The decision came after a vote of its members.
NPFA 277 was designed as a standard set of methods to evaluate fire and ignition resistance of residential upholstered furniture. It specified a flaming ignition source.
An unsurmountable lack of consensus on how to test and evaluate the furniture stopped the project.
The draft test was based on California Technical Bulletin 133, and had been in development since 2014. It measured total and peak heat release after ignition, with pass/fail criteria to reduce flashover.
However, several comments on the draft expressed concerns. These included doubts about fundamental aspects of the test method, such as duplication of existing tests, and health & safety issues.
The US Consumer Product Safety Commission, for instance, claimed the test was not appropriate for residential fires. California TB133 was developed to evaluate peak heat release for furniture in high-risk public spaces.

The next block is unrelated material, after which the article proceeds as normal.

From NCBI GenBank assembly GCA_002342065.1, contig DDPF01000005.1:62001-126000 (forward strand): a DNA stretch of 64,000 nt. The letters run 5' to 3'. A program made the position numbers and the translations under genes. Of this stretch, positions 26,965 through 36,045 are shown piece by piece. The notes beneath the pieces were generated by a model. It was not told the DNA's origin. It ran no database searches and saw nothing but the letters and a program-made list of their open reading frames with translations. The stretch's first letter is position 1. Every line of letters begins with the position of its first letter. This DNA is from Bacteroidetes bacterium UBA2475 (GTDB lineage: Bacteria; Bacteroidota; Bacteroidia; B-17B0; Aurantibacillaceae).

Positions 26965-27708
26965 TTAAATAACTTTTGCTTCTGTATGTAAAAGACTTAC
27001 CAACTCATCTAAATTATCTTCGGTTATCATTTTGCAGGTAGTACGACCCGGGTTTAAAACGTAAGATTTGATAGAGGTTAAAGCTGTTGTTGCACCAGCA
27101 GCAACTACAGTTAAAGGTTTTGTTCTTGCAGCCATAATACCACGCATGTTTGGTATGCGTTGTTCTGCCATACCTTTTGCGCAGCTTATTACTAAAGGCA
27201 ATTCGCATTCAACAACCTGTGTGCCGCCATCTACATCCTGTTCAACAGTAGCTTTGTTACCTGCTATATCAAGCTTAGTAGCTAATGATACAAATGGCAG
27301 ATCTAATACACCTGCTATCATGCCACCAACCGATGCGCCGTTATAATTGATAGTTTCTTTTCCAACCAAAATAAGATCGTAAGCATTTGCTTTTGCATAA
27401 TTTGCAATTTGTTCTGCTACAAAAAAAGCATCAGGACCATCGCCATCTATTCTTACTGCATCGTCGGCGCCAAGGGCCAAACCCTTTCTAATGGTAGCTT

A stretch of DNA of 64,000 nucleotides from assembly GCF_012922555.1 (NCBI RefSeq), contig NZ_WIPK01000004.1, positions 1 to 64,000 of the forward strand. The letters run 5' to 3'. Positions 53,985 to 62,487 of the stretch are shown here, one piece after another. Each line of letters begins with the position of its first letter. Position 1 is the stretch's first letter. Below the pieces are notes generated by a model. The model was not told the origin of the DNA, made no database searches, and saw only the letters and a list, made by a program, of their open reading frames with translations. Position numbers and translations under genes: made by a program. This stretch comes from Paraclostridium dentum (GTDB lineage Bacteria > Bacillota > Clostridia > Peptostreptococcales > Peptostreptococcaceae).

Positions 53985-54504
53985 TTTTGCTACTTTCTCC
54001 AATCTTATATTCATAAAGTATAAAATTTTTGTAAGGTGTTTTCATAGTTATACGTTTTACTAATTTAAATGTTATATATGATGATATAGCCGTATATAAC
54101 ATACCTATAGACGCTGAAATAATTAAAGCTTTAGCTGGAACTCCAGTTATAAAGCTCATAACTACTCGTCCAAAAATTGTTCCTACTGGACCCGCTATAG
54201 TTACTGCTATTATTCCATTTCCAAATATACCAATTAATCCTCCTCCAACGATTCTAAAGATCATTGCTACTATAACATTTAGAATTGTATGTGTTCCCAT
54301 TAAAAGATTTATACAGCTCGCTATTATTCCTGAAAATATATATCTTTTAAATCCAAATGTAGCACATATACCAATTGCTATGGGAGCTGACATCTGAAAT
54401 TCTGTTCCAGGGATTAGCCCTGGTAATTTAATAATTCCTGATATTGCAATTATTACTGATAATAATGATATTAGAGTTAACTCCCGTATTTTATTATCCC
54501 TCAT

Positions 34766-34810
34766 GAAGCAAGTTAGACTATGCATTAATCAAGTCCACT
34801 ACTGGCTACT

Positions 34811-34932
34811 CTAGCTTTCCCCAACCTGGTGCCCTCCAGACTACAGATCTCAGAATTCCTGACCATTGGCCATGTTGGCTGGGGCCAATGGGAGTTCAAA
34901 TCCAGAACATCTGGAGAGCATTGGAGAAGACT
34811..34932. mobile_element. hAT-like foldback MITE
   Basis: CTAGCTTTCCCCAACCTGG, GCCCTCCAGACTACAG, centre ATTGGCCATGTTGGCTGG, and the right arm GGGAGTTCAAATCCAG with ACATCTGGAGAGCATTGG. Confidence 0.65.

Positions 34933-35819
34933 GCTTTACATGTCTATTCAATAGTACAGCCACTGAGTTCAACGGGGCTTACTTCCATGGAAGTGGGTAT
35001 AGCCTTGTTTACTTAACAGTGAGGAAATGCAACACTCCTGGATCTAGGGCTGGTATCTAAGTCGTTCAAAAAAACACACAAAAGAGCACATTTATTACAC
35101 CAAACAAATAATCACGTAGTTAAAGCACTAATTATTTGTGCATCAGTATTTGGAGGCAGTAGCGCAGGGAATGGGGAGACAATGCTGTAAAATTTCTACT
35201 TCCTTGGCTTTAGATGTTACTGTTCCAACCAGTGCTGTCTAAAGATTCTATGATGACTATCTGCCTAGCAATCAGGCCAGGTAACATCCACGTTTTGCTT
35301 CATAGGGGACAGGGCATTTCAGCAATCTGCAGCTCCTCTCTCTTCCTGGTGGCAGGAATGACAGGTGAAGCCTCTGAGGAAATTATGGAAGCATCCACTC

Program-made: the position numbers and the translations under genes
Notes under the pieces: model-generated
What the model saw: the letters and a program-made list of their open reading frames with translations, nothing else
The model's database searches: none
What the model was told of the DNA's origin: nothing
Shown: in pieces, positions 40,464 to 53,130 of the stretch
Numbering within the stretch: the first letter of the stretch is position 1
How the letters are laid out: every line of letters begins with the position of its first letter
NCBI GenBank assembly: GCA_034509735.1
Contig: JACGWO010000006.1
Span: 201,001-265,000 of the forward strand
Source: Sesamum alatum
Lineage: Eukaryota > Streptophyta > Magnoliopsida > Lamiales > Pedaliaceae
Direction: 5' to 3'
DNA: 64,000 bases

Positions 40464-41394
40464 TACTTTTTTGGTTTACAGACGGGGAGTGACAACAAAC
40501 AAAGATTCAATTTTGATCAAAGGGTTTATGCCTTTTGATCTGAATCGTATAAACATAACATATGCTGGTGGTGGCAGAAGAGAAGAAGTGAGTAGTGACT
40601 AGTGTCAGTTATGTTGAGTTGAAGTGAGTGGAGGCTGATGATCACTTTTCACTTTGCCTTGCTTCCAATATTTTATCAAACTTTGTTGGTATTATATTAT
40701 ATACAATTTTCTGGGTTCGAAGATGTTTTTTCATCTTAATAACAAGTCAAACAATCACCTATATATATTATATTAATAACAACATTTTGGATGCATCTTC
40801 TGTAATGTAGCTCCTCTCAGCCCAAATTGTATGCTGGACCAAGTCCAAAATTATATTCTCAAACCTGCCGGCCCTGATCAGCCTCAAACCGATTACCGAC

The Business and Institutional Furniture Manufacturers Association, BIFMA, stated that the proposed standard would hamper the furniture industry’s drive to eliminate fire retardant chemicals. ‘We believe the risks associated with the use of these chemicals is greater than the hazard associated with the fire risk from furniture without fire retardants,’ BIFMA said.
This was echoed by the Furniture Coalition. ‘Without the addition of FR chemicals, reducing heat release, high-performance ignition resistant barrier materials [will be needed],’ it said.
‘Burning upholstered furniture presents a significant fire issue. It demands a solution to protect both citizens and first responders,’ said Christian Dubay, vice president of NFPA’s engineering division. ‘Unfortunately, creating a test method to assist in addressing this part of the fire problem has proved quite challenging.’
NFPA believes that the best way to reduce fatalities and damage from domestic fires would be to install sprinklers in new homes.
‘They also provide enormous health and safety benefits to firefighters by extinguishing fires or keeping them small,’ the association stated.